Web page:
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Music Reviews

Lovely, Little, Lonely

The Maine
Released: 04.07.17
Review by Emillie Marvel | April 1, 2017 at 10:00 AM

“You won’t be alone again.”

Here’s to now, and to nothing else, because The Maine’s Lovely, Little, Lonely is finally here. Ever since the band started 8123 and took their career into their own hands, they’ve been leaving listeners speechless with each new release—but if they can figure out how to top this one, it’ll be time to crown them the kings of alternative rock.

To preface my review, I’m going to leave you with a tip: When you hit play on the album, don’t turn it on in passing. Grab your headphones, find a quiet space, don’t skip any tracks, and let The Maine have your whole focus for the entire twelve song tracklist. The moment it begins, your heart already knows the songs. Like finding someone you click with immediately, LLL is a vital part of your life from first track, “Don’t Come Down”.

If you were a fan of the band’s latest single, “Do You Remember (The Other Half of 23)”, you’re going to absolutely f*cking love this collection. It doesn’t sound like American Candy, and it doesn’t sound like Forever Halloween, but it does sound exactly like The Maine should sound at this moment in time. “Taxi” reminds you The Maine is what 90’s alternative rock might’ve been if it survived to 2017, “The Sound Of Reverie” leaves no doubt that they’ve stepped up their game, and the beat of “Lost In Nostalgia” can be felt in your entire being.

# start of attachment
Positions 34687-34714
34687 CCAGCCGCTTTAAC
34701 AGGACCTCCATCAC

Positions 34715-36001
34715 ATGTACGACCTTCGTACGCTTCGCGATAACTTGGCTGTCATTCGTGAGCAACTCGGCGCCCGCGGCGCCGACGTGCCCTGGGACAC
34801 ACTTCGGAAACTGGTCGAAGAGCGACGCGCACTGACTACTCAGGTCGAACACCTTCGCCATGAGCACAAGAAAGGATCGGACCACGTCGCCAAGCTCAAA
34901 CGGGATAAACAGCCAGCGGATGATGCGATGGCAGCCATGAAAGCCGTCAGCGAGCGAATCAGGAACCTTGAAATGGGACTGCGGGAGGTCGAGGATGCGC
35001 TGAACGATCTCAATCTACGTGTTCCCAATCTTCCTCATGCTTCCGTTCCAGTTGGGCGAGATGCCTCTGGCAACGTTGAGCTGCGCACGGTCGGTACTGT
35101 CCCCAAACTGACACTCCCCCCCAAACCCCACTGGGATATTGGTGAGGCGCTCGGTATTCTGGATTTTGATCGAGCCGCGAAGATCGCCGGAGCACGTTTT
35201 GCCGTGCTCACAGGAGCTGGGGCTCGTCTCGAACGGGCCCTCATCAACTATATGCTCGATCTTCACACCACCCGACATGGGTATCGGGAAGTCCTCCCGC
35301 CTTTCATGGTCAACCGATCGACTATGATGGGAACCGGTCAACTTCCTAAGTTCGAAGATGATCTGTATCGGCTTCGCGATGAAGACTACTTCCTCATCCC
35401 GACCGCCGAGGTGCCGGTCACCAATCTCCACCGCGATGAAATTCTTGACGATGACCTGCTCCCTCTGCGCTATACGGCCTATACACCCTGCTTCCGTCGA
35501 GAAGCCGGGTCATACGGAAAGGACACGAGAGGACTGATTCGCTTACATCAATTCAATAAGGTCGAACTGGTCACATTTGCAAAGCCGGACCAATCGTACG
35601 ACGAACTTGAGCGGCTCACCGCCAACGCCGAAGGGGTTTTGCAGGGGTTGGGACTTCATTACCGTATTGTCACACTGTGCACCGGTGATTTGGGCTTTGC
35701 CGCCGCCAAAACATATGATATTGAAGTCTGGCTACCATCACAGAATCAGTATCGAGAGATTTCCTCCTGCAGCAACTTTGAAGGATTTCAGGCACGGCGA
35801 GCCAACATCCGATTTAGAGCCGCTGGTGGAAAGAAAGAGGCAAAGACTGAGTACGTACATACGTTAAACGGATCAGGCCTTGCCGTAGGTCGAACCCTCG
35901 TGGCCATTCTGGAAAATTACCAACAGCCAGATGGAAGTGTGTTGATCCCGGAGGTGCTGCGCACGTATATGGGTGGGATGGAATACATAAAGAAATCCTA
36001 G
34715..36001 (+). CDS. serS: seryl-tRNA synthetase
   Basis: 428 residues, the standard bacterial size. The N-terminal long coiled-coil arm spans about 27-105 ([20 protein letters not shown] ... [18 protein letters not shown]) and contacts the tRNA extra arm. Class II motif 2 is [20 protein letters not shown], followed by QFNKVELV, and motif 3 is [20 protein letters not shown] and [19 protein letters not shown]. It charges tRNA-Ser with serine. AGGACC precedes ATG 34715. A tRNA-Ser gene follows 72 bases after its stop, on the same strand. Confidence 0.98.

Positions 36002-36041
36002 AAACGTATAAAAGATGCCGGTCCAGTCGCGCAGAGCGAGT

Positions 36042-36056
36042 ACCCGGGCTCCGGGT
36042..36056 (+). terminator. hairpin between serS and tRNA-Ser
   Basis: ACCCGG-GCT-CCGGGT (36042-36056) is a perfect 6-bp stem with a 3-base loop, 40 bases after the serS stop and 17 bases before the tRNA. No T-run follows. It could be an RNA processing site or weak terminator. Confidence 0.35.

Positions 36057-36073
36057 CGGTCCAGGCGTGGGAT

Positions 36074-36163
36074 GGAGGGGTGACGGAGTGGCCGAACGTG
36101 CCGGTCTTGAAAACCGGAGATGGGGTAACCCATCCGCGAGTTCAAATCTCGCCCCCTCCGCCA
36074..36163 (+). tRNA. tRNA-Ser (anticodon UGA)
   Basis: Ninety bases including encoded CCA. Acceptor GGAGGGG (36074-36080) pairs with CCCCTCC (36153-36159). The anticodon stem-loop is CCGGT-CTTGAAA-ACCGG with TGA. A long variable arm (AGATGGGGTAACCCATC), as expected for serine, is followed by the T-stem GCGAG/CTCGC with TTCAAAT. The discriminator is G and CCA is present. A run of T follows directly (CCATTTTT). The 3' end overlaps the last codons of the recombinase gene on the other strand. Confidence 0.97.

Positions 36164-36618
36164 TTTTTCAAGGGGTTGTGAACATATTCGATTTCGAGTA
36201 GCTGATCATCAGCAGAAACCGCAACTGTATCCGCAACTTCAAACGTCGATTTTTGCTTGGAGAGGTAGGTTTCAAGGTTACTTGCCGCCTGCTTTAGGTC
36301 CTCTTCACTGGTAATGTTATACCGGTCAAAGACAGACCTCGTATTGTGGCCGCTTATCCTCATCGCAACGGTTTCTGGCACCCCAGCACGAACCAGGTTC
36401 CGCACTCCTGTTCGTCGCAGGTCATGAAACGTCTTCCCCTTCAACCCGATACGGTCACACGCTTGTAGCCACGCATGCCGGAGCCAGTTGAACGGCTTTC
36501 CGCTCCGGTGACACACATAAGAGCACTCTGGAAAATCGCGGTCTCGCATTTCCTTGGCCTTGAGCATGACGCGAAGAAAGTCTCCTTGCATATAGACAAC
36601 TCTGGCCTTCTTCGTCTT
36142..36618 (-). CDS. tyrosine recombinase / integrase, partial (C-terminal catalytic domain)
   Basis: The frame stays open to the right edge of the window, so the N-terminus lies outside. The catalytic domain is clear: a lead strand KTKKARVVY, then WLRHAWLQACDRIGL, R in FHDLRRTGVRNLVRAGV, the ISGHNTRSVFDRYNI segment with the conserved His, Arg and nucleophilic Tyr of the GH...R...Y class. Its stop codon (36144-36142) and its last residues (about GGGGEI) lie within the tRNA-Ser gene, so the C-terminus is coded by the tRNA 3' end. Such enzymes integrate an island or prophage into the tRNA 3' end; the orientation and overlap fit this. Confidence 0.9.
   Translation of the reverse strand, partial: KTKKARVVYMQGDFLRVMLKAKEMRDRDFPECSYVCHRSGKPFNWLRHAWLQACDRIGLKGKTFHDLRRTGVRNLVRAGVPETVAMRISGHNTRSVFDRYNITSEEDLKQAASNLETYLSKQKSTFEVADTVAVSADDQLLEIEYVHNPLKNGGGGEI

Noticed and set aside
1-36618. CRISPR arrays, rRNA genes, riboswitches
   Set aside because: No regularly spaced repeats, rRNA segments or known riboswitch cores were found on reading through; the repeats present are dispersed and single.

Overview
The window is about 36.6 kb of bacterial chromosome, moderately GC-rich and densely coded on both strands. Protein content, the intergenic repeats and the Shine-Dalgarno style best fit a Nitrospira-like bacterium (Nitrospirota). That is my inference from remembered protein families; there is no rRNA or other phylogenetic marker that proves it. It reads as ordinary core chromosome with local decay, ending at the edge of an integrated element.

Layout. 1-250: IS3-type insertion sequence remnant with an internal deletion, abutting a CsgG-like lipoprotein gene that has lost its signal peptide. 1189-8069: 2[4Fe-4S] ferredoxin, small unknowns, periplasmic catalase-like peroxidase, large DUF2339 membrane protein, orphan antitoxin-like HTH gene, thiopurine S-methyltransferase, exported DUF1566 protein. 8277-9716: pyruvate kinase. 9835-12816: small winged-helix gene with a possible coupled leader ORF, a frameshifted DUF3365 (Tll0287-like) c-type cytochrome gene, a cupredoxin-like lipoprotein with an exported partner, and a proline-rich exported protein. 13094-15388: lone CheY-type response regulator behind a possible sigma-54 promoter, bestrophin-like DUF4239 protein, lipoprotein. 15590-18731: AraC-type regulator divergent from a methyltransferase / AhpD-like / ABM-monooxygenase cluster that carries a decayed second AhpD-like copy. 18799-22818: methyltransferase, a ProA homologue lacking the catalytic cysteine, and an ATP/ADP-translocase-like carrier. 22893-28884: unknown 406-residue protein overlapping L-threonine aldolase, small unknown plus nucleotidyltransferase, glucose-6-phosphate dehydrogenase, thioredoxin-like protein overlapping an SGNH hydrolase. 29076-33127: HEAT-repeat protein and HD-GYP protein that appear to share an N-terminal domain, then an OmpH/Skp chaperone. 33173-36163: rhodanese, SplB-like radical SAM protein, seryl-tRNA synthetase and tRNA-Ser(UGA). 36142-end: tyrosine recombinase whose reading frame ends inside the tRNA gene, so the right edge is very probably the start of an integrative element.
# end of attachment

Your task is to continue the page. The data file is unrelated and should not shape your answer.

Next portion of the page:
The album’s title comes from three of its shorter tracks, “Lovely”, “Little”, and “Lonely”. Abstract offerings that speak straight to the emotion in John O’s words, the songs feel like a dream, and also like The 1975.

With an album like this, it’s impossible to say which tracks are the “best”, so instead, I’ll say that my favorite offerings are held toward the end of the collection. “I Only Wanna Talk To You” feels like a rainy day, with a darker vibe than its companions. The guitar work alone is enough to bring you to happy-tears, and when it’s paired with the personal and direct delivery of the chorus, life might never be the same.

As soon as final track “How Do You Feel” takes the stage, you can sense the impending end of the collection. It sounds like the sun setting, and all the potential the night can hold. Pat’s drumbeat makes sure it’ll go off live, and if they don’t end at least one set with this song, I’m starting a petition. If there were a summary of what Lovely, Little, Lonely is, and where The Maine are in their careers, this would be it.

When you have high expectations, it’s easy to be let down, unless those expectations are placed on The Maine. While I was expecting something incredible, I had no idea the album would leave me so filled with emotions after just one listen—luckily, no one knows how to put emotions into words like The Maine. Like the lyrics they’ve left with us said, I never knew how much I was getting into. Yet again, they’ve moved forward into a whole new world of music that makes you feel something without giving the past a second thought, because there’s nothing back there for you or me.
Buy It, Skip It, Stream It: Buy it on every platform. You’re in for something good, something new, and something that will never leave your heart.


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